Poised for Revolution, Currency Trading Gets Veteran Combatant

Chris Concannon and Joe Ratterman
Bats Global Markets Inc. incoming Chief Executive Officer Chris Concannon, left, and outgoing CEO Joe Ratterman. Source: Bats Global Markets Inc. via Bloomberg

Bats Global Markets Inc. is betting on a revolution in currency trading like the one in stocks 20 years ago. It began its crusade with a $365 million acquisition followed by a price war.

The currency market “over the next three to five years is going through a structural change that won’t come again,” Bats Chief Executive Officer Chris Concannon said in an interview in the company’s downtown Manhattan office. “It’s equities in the 1990s.”

Bats, via its Hotspot FX acquisition, faces rivals including Thomson Reuters Corp. and ICAP Plc’s recently rebranded EBS BrokerTec venue. Bloomberg LP also operates a market. The competition is formidable: Hotspot had average daily volume of $28.4 billion in April while Reuters had $369 billion, including $118 billion of spot trading.

Concannon, who became CEO on March 31, knows about revolutionary market changes. From 1995 to 1997, as electronic upstarts were taking on the long dominant Nasdaq Stock Market and New York Stock Exchange, he was a lawyer at the Securities and Exchange Commission. He then joined one of the firms, a technologically advanced trading platform designed by a programmer named Joshua Levine called Island.

The company cut out Nasdaq brokers by pairing trades electronically and automatically cheaper than the traditional market. By 2003 Concannon had landed at Nasdaq, where he helped engineer a deal that gave the exchange Island’s technology and market share.

Storefront Roots

Island’s story isn’t unlike that of Bats, which was founded in 2005 in a storefront more than a thousand miles from New York. It handles about one-fifth of all U.S. stock trading and a quarter of the European market with a fraction of the staff and costs of its rivals.

Bats upended the old order in the stock market with a trading engine built from scratch that today handles about 1.2 billion messages a day. Concannon is aiming to replicate his company’s success in equities in the foreign-exchange market by using former CEO Joe Ratterman’s approach: low-cost and customer friendly coupled with cutting-edge technology.

“The goal is to be No. 1 in every business,” he said.

Concannon is gunning for growth at a company that saw its profit rise by 34 percent last year.

“Joe built up this company with this enormous global footprint with very few people,” said Concannon, previously president at trading firm Virtu Financial Inc. “You won’t find a more efficient exchange operator on the planet, and he built that.”

Technology Edge

Earnings before interest, taxes, depreciation and amortization amounted to about $840,000 per person last year at Bats, which today employs about 250 people. Ebitda rose by 34 percent last year to $168 million, according to the closely held company.

Bats’s edge has been its technology, according to Ratterman, particularly the fact that they designed their system with a clear idea of where the market was heading.

“We kind of showed up at a point in time where it was feasible the entire marketplace could run completely from an automated, electronic platform, and both NYSE and Nasdaq probably had loads of legacy still in their systems,” he said in an interview.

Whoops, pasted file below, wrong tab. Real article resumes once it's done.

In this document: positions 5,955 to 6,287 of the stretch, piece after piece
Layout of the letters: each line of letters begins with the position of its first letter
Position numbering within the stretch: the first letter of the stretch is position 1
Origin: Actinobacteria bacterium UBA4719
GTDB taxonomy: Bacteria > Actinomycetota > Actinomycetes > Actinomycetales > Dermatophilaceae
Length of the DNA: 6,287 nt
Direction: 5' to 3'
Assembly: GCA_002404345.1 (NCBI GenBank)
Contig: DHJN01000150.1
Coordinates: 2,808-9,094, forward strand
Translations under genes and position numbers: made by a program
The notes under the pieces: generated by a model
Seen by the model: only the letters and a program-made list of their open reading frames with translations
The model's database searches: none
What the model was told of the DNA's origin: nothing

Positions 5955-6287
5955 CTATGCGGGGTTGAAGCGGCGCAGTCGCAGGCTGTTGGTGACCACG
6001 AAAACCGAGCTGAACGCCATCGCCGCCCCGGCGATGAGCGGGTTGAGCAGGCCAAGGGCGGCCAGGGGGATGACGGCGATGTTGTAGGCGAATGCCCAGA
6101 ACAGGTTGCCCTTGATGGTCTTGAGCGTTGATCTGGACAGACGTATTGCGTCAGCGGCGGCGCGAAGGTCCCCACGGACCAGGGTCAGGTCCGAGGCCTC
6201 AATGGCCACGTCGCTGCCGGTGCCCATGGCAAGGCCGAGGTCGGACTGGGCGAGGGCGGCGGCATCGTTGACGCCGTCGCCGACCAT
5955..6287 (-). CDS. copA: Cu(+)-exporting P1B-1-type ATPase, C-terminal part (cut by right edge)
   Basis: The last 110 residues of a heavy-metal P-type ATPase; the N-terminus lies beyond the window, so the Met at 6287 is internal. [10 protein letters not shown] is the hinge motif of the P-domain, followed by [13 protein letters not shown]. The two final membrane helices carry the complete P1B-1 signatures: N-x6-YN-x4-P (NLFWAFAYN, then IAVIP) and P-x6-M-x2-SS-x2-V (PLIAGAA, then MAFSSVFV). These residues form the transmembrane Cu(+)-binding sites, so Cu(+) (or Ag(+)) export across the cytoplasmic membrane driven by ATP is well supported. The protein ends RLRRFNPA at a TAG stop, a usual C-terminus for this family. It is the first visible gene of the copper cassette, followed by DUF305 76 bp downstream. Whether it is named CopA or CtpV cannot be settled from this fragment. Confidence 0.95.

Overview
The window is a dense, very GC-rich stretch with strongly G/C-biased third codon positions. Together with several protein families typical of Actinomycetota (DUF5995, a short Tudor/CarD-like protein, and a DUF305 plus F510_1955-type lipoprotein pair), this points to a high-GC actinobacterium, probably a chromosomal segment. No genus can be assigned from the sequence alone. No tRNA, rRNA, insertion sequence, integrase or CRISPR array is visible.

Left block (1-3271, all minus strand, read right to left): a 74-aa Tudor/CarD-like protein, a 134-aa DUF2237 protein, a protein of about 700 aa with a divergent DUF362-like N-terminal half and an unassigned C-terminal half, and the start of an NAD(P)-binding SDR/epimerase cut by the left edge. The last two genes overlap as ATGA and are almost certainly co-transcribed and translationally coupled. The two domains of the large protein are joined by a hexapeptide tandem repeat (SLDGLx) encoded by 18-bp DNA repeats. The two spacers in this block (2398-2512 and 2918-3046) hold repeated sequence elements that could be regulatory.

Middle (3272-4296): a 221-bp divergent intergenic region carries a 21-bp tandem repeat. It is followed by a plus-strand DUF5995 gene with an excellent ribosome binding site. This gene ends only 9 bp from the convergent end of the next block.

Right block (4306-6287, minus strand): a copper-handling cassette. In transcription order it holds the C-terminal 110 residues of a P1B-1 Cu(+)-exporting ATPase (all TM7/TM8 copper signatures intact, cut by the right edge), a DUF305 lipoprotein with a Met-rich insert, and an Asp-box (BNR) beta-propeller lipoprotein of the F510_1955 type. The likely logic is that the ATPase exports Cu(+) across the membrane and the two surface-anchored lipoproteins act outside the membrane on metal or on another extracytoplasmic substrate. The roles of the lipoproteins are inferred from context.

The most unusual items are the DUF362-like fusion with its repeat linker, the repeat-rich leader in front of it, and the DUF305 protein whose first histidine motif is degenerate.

While Concannon was the primary driver behind the $365 million purchase of Hotspot in February, it was the structure Ratterman built that made it feasible. As with the acquisitions of Direct Edge Holdings LLC last year and Chi-X Europe Ltd. in 2012 -- each for about the same price at Hotspot -- the newly purchased company’s infrastructure will shift over to Bats technology.

Unprecedented Scrutiny

“We’ve added to the Bats model the largest asset class on the planet with 40 people,” Concannon said.

The foreign-exchange market is under unprecedented scrutiny as six of the world’s biggest banks recently agreed to pay $5.8 billion tied to currency-rigging probes. It’s also becoming more electronic and more the domain of high-frequency trading.

Algorithmic trading was projected to account for 26 percent of currency turnover last year, compared with 65 percent for equities, according to consulting firm Aite Group LLC. In 2004, about 1 percent of foreign-exchange and 25 percent of stock trading was handled by programs.

Any success for Bats could also be a win for the biggest banks. Among the company’s owners are Credit Suisse Group AG, Morgan Stanley and JPMorgan Chase & Co. Technology-focused traders such as Lime Brokerage and KCG Holdings Inc. also own stakes.

To win market share, Bats is offering free trading at least through the end of the year for traders who take the bid or offer on 30 currency pairs including the Russian ruble and Swedish krona. The company began trying to extend its reach when it announced a new hub near London earlier this year.

While Concannon’s time in charge is only starting, he’s long been part of the Bats story. While at Nasdaq, he sent a customer order to Bats that ended up as part of the first trade on the fledging stock market. To thank him for making the trade happen, Ratterman sent his eventual successor a gift: a toaster, which Ratterman's wife Sandy bought at Wal-Mart.

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